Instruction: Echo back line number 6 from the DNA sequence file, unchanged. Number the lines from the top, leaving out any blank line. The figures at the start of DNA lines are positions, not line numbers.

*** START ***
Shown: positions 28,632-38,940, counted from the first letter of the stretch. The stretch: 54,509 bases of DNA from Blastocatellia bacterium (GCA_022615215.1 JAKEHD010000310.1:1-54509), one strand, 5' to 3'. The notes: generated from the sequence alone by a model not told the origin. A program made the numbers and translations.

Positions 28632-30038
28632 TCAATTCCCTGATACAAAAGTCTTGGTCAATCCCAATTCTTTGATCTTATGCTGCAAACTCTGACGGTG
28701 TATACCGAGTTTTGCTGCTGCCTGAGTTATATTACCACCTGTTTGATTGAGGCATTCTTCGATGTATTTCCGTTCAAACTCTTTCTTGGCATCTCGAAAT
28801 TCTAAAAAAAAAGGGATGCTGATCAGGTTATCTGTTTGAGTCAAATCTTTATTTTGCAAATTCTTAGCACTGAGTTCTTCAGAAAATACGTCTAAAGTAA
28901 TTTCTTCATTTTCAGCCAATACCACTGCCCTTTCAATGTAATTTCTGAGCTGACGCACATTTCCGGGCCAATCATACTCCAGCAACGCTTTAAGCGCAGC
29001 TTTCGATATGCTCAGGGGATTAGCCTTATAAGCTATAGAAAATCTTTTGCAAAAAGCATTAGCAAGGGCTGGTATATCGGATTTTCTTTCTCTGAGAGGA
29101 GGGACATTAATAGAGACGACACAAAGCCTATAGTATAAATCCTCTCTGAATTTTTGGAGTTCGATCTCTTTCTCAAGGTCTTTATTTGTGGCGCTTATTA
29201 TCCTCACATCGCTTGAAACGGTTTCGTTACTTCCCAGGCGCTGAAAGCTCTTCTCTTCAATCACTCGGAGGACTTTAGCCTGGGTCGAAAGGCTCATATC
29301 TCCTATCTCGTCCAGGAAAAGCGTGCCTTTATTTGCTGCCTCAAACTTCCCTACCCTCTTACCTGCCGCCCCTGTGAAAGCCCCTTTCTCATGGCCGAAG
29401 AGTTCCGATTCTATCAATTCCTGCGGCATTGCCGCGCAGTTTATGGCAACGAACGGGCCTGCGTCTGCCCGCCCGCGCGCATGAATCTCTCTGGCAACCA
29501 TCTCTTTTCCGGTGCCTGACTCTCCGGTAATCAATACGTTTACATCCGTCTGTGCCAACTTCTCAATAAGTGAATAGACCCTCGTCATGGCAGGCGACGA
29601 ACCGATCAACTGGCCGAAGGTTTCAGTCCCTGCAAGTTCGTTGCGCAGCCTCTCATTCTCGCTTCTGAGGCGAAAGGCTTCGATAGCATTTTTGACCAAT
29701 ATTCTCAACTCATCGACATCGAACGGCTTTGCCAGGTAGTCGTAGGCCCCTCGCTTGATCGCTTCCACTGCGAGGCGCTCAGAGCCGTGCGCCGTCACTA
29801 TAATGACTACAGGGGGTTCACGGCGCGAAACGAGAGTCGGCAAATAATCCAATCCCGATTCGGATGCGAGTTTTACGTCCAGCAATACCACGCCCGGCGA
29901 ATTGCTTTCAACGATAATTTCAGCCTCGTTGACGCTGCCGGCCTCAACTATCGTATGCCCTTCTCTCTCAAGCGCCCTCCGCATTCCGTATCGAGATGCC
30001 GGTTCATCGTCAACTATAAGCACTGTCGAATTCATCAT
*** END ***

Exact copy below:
28901 TTTCTTCATTTTCAGCCAATACCACTGCCCTTTCAATGTAATTTCTGAGCTGACGCACATTTCCGGGCCAATCATACTCCAGCAACGCTTTAAGCGCAGC